MANILA - Customs broker Mark Taguba on Tuesday claimed he remitted millions of pesos in grease money or "tara" to Davao City Councilor Small Abellera so that shipments with contraband could slip past port inspections.
During a Senate hearing into the smuggling of P6.4-billion worth of shabu from China last May, Sen. Antonio Trillanes IV showed Taguba a photo of Abellera.
The broker then confirmed that Abellera was the same alias "Small" that he earlier tagged among members of the alleged Davao Group.
Taguba said he sought help from Abellera in January when the Bureau of Customs (BOC) issued alert orders for his shipments.
He said he gave Abellera an "enrollment fee" of P5 million in cash when they met in Davao City.
For the next 3 months, Taguba said he paid P10,000 for every container that passed port inspections. He said he handed the fee -which could total P1 million per week- to a certain "Jack."
"Every week po nagbibigay ako kay Jack, lilipad siya dito sa Maynila. Ibibigay ko sa kanya iyung ire-remit ko. Babalik siya ulit ng Davao. Every Friday po iyun," he said.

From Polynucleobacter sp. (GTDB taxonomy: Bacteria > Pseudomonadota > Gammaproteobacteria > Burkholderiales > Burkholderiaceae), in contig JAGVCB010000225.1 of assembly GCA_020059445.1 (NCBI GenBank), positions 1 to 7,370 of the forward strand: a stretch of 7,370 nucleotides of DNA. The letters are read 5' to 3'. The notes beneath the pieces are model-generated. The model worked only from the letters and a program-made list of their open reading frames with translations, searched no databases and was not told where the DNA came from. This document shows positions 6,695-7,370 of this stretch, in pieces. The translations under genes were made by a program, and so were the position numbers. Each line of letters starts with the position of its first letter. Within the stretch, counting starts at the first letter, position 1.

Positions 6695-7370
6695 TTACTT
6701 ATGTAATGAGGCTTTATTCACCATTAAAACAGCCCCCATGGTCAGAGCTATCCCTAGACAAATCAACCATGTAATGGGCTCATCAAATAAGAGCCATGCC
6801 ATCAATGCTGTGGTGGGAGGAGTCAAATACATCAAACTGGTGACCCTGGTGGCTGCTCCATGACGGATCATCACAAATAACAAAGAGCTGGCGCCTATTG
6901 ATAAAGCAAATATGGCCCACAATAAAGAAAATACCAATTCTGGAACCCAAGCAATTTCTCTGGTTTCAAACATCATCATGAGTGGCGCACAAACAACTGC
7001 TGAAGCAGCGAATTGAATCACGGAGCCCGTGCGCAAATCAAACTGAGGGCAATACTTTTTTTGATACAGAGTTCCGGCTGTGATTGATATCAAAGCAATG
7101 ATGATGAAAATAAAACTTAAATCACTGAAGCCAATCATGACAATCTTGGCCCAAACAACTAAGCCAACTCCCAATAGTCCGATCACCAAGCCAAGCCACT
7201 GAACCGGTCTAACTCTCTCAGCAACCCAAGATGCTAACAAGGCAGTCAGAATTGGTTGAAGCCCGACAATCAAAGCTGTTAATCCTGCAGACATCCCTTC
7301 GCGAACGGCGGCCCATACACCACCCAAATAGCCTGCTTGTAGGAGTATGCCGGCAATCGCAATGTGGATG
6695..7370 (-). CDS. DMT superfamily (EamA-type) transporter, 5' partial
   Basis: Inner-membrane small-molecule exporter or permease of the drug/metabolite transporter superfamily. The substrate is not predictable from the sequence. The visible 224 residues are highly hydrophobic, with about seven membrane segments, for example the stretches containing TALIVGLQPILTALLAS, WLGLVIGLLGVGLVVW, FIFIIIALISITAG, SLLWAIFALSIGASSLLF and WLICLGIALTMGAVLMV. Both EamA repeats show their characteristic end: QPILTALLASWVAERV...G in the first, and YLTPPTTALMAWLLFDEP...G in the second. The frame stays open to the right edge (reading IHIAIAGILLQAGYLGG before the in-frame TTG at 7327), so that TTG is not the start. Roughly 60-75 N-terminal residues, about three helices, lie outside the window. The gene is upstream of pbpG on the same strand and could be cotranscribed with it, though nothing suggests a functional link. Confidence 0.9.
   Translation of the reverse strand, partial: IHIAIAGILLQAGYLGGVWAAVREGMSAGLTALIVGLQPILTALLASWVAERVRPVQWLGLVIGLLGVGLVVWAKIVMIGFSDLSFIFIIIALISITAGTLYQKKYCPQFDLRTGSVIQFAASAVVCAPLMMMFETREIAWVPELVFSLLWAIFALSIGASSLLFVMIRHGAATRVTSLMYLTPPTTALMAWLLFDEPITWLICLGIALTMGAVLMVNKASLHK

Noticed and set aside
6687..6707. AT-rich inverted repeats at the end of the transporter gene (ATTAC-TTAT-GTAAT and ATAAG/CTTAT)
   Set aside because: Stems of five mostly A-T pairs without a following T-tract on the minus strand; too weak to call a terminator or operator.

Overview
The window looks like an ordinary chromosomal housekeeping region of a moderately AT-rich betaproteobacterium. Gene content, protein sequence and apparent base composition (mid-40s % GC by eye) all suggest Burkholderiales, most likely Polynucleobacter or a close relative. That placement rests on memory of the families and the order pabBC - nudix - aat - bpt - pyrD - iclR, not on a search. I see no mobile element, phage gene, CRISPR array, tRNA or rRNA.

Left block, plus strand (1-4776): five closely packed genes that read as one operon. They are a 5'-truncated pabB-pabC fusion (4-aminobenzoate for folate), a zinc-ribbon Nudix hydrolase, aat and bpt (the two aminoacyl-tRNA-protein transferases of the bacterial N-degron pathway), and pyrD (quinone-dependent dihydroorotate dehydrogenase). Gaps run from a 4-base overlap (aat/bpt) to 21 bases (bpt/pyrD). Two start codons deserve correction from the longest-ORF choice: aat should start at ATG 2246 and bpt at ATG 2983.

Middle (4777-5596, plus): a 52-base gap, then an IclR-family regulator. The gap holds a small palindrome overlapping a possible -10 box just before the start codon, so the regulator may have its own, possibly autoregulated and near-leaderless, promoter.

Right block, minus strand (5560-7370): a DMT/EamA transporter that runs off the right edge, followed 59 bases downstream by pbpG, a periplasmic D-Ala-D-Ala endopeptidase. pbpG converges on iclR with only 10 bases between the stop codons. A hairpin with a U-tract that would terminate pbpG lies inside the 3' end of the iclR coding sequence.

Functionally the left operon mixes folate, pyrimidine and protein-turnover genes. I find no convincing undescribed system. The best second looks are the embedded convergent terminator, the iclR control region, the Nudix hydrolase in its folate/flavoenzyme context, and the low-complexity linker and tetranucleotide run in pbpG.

(Every week, I would give money to Jack. He would fly to Manila, I would remit the money and he would fly back to Davao. That happened every Friday.)
Taguba added that he trusted Abellera and Jack on the assumption that they were close to the President's son, Davao City Vice Mayor Paolo Duterte.
"Iyun po ang sabi nila," Taguba said.
(That's what they told me.)
Abellera skipped Tuesday's Senate hearing for medical reasons.
Trillanes said in a previous interview with ANC's Early Edition that he wanted Abellera to attend the investigation because Taguba and BOC Deputy Commissioner Gerardo Gambala have claimed the existence of the Davao Group.
The senator said 5 informants "working within Customs and those within the proximity of Customs operations" confirmed that "they’re well-aware of the Davao Group."
"The question is, why would a councilor from Davao City be dealing with some brokers? This Small Abellera is known in Davao City to be very close to Paolo Duterte," Trillanes said.
After Taguba's initial testimony at the House of Representatives earlier this month, Paolo Duterte dismissed as "hearsay" the broker's statements and said he would not "dignify lies with a response."
President Rodrigo Duterte meanwhile earlier said he would resign if any of his children is proven corrupt.
Mark Taguba, Senate hearing, shabu shipment, tara, grease money, corruption, Bureau of Customs